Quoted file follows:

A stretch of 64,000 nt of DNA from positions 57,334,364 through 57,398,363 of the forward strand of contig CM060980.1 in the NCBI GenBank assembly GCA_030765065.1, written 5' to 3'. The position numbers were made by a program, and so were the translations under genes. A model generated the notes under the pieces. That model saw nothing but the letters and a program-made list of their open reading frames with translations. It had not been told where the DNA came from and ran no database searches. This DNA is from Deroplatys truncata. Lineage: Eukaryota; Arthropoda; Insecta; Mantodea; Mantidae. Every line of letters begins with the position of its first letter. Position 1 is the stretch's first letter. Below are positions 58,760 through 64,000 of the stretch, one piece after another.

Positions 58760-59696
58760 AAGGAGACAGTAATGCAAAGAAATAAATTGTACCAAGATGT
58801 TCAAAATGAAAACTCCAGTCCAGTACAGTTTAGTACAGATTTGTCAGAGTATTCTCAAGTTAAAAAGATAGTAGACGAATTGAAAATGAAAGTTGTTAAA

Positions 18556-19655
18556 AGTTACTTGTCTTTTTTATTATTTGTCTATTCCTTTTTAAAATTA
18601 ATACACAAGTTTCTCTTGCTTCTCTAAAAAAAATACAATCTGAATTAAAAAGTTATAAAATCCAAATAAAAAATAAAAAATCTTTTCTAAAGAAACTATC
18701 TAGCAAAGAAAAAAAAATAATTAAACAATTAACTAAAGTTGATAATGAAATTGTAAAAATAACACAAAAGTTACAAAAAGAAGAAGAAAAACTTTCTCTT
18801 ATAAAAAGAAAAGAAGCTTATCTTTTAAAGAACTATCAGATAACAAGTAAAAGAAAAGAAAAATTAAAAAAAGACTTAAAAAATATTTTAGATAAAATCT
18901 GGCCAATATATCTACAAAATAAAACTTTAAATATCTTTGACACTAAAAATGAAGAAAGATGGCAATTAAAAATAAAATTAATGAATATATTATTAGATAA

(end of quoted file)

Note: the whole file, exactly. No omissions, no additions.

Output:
A stretch of 64,000 nt of DNA from positions 57,334,364 through 57,398,363 of the forward strand of contig CM060980.1 in the NCBI GenBank assembly GCA_030765065.1, written 5' to 3'. The position numbers were made by a program, and so were the translations under genes. A model generated the notes under the pieces. That model saw nothing but the letters and a program-made list of their open reading frames with translations. It had not been told where the DNA came from and ran no database searches. This DNA is from Deroplatys truncata. Lineage: Eukaryota; Arthropoda; Insecta; Mantodea; Mantidae. Every line of letters begins with the position of its first letter. Position 1 is the stretch's first letter. Below are positions 58,760 through 64,000 of the stretch, one piece after another.

Positions 58760-59696
58760 AAGGAGACAGTAATGCAAAGAAATAAATTGTACCAAGATGT
58801 TCAAAATGAAAACTCCAGTCCAGTACAGTTTAGTACAGATTTGTCAGAGTATTCTCAAGTTAAAAAGATAGTAGACGAATTGAAAATGAAAGTTGTTAAA

Positions 18556-19655
18556 AGTTACTTGTCTTTTTTATTATTTGTCTATTCCTTTTTAAAATTA
18601 ATACACAAGTTTCTCTTGCTTCTCTAAAAAAAATACAATCTGAATTAAAAAGTTATAAAATCCAAATAAAAAATAAAAAATCTTTTCTAAAGAAACTATC
18701 TAGCAAAGAAAAAAAAATAATTAAACAATTAACTAAAGTTGATAATGAAATTGTAAAAATAACACAAAAGTTACAAAAAGAAGAAGAAAAACTTTCTCTT
18801 ATAAAAAGAAAAGAAGCTTATCTTTTAAAGAACTATCAGATAACAAGTAAAAGAAAAGAAAAATTAAAAAAAGACTTAAAAAATATTTTAGATAAAATCT
18901 GGCCAATATATCTACAAAATAAAACTTTAAATATCTTTGACACTAAAAATGAAGAAAGATGGCAATTAAAAATAAAATTAATGAATATATTATTAGATAA